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How to improve your mental health

Everything you need to know about mental health and braincare, in one place.

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July 25, 2021
7 min read

At Heights, we talk a lot about brain health. It’s kind of our thing. But among all that discussion, it’s important to not forget about mental health. If you thought they were the same thing, don’t worry. So did we initially. But they’re not. Connected, yes, but different. If brain health is about optimising the efficiency and performance of your brain, mental health considers your mind, how happy you are, and how you think.

Our efforts to bring braincare to the front of people’s minds means that we can’t ignore mental health. We’ve made an effort to hold discussions and debates about mental health, its relationship to physical health, and how to improve both. These topics aren’t always well-understood. But they’re important. Now more so than ever.

What is mental health?

Mental health has always existed. But for most of human history, it’s been ignored. What we now consider treatable mental illness was stigmatised, with patients locked away with no hope of treatment. It was all very bleak.

Then, in the 20th century, the study of mental health began to get some traction. The work of people like Freud and Jung might now be largely discredited, but it set the stage for a revolution in the treatment of mental health. By the 1970s, Valium was one of the biggest-selling drugs in the world while in 2018, over 70 million prescriptions were written for antidepressants in the UK alone.

All of the science related to mental health is recent—at least compared to medical science as a whole. There’s a lot we don’t understand, and we’re still learning. What’s important is that we talk about it now. We didn’t before, and that’s why it was never studied. Opening up our attitudes towards mental health allow people to understand more about themselves, and to take better care of themselves in everyday life. Maintaining your mental health isn’t necessarily about a psychiatrist’s sofa, or a prescription of Prozac. Sometimes it can be as simple as a change in approach.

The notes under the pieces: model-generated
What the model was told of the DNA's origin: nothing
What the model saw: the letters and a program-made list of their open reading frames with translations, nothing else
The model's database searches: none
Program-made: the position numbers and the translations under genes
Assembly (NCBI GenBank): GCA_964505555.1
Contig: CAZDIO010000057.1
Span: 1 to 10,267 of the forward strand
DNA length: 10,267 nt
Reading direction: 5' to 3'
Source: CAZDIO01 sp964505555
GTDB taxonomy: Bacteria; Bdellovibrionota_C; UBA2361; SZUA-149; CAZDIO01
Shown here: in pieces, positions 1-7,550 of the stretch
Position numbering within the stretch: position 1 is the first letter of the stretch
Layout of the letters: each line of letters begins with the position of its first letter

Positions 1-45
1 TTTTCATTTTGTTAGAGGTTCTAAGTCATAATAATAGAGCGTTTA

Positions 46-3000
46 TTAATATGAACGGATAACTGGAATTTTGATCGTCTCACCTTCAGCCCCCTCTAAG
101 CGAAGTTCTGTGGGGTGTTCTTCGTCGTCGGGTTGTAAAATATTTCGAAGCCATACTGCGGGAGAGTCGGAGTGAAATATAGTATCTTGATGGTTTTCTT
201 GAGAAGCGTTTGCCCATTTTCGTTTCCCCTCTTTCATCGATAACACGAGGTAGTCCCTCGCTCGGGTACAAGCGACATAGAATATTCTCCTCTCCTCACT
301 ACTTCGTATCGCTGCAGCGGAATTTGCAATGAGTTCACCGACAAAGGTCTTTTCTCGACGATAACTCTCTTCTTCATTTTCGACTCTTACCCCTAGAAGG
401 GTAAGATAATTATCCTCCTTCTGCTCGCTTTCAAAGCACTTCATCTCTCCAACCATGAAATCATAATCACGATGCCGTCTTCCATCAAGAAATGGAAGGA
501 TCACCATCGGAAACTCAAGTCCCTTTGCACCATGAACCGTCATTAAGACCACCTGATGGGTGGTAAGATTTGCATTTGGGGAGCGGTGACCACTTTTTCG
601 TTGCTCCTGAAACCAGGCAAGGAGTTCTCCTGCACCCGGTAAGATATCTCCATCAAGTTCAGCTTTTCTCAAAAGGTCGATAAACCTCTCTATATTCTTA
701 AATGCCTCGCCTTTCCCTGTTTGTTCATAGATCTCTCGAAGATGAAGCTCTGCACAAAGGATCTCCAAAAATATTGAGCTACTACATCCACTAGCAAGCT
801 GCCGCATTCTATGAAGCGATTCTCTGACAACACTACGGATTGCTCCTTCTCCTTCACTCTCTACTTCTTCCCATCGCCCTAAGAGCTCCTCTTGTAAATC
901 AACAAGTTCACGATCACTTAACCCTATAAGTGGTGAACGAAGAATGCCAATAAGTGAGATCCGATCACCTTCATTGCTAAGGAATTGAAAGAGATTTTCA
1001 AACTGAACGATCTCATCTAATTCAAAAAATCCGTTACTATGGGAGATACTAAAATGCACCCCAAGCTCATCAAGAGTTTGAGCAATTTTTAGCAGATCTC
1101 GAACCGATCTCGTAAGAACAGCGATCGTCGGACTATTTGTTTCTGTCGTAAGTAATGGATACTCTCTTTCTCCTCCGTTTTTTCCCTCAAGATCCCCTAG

Living with mental health disorders, with Stephen Fry

There are few people as well-respected in the UK as Stephen Fry. The author, actor, and public intellectual has been honest (brutally so at times) about living with bipolar disorder. He even won an Emmy for his documentary series, Stephen Fry: The Secret Life of a Manic Depressive. Oh, and he also takes the Smart Supplement.

We managed to find a moment in his ridiculously busy schedule to talk to him on the Braincare podcast. On this episode, he and Dan discuss what it’s like to live with a long-term mental disorder, as well as some of the coping mechanisms that work for him. They also talk about the best way to approach helping loved ones who are suffering with their mental health.

Listen now

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Step away from the screen, with Damian Bradfield

These days, overstimulation is almost a given. We spend about 9 hours a day looking at screens, often with multiple devices on the go at once. Who hasn’t been guilty of browsing Twitter while on a computer, with the TV on in the background? So, while the weather’s nice, maybe it’s time to cut back a bit on our screen time.

The proliferation of screen time over the past decade is no accident. Big Tech are constantly vying for your attention, which they can sell to advertising agencies. A lot of thought and research goes into making us spend as much time as possible looking at our phones. Of course, the other extreme—a Luddite utopia where we’re all grinding wheat by hand—isn’t ideal either. Instead, it’s all about balance.

We got Damian Bradfield, CCO of WeTransfer and one of the ‘most influential voices in tech today’, according to Forbes, to share his practical tips to protect your mental health, your privacy, and your sanity when you’re online.

5 ways to reduce your screen time

The best diet for depression, with Dr Drew Ramsey

Food—we all eat it. On average, more than 700kg a year. That’s not a long way off a whole Fiat 500. So what we eat matters. When you think of it like that, how can it not?